Over a two year period beginning in 1931, Dr. John Maurice Grimes inspected all U.S. institutions caring for the mentally ill. This was done at the request of the American Medical Association. Grimes’ report was so unflattering that he ended up publishing it himself after the AMA withdrew its support. One of the dismaying situations he discovered was how chronic most hospital stays had become. Patients no longer came under care to get well, but to get out of the way of their families.
“The average length of stay of a patient in a state hospital is measured in years,” wrote Grimes. “A patient remaining in a hospital for such a period is not under medical treatment; he is not even under medical observation. …Many of these patients have been practically forgotten by their relatives, and the hospital has made little or no effort to prevent that forgetting or to freshen and strengthen the sense of family obligation.”
Grimes suggested an increase in the number of social workers available to oversee trial “paroles” for patients. The practice of parole or furlough (another common term for visits home) had been adopted by many forward-thinking psychiatrists at the time. The practice served to free up physician time and attention for other patients, and to help the furloughed patient begin to transition back to normalcy. The practice wasn’t as widely adopted as it might have been, because there weren’t enough social workers to help with the process. In some cases, families didn’t really want the burden of caring for their family member again.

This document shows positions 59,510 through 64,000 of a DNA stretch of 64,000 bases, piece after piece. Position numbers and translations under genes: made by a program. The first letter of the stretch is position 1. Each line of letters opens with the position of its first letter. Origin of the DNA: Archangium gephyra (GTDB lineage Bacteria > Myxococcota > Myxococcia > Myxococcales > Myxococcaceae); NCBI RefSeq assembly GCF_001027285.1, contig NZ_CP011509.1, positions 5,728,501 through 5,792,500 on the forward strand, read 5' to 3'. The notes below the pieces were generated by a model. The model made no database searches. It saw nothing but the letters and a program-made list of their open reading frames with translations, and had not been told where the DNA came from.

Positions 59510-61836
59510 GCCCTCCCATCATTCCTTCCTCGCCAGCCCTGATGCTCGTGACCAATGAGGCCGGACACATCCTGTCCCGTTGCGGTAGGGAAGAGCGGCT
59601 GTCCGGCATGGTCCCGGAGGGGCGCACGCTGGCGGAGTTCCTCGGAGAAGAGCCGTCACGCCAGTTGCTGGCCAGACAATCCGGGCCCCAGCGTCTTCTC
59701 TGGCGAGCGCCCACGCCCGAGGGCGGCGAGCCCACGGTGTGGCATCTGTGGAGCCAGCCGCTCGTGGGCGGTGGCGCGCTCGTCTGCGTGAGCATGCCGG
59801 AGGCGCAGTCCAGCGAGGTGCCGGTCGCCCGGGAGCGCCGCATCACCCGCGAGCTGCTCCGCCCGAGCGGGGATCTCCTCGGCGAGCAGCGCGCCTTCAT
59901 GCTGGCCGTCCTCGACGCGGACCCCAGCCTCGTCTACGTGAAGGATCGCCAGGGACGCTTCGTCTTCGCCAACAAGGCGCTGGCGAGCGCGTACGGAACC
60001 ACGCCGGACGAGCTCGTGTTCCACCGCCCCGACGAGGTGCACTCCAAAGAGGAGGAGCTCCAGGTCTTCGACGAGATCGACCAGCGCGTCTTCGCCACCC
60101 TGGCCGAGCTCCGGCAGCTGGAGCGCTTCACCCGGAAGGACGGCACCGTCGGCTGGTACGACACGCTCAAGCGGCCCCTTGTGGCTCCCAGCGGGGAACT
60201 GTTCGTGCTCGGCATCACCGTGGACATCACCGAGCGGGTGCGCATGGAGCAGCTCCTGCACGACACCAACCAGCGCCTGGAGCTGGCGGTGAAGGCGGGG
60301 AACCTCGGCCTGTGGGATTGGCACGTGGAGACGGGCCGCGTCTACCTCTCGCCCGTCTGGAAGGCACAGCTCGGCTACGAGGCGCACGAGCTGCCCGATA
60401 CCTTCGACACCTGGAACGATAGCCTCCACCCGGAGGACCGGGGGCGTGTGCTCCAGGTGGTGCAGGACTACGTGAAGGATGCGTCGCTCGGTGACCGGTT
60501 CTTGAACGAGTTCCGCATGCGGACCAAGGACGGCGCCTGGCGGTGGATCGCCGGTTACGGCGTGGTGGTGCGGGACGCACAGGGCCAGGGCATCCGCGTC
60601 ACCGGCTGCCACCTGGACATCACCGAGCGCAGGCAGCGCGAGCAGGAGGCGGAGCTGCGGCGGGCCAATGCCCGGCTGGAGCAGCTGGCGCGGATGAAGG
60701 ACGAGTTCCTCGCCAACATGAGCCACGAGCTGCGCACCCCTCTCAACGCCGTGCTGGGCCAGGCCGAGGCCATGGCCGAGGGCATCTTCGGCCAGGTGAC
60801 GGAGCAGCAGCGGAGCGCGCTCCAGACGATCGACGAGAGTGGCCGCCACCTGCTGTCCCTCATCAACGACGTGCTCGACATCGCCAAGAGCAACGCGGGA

At the Canton Asylum for Insane Indians, Dr. Harry Hummer refused to give furloughs. If he thought a patient might relapse, he saw no sense in sending the person home. Unfortunately, there were few cases in which Hummer had complete confidence that a patient had been cured. Though a few patients were discharged, the majority of patients under his care were never allowed home even for short visits. This practice made their homesickness and loneliness much worse.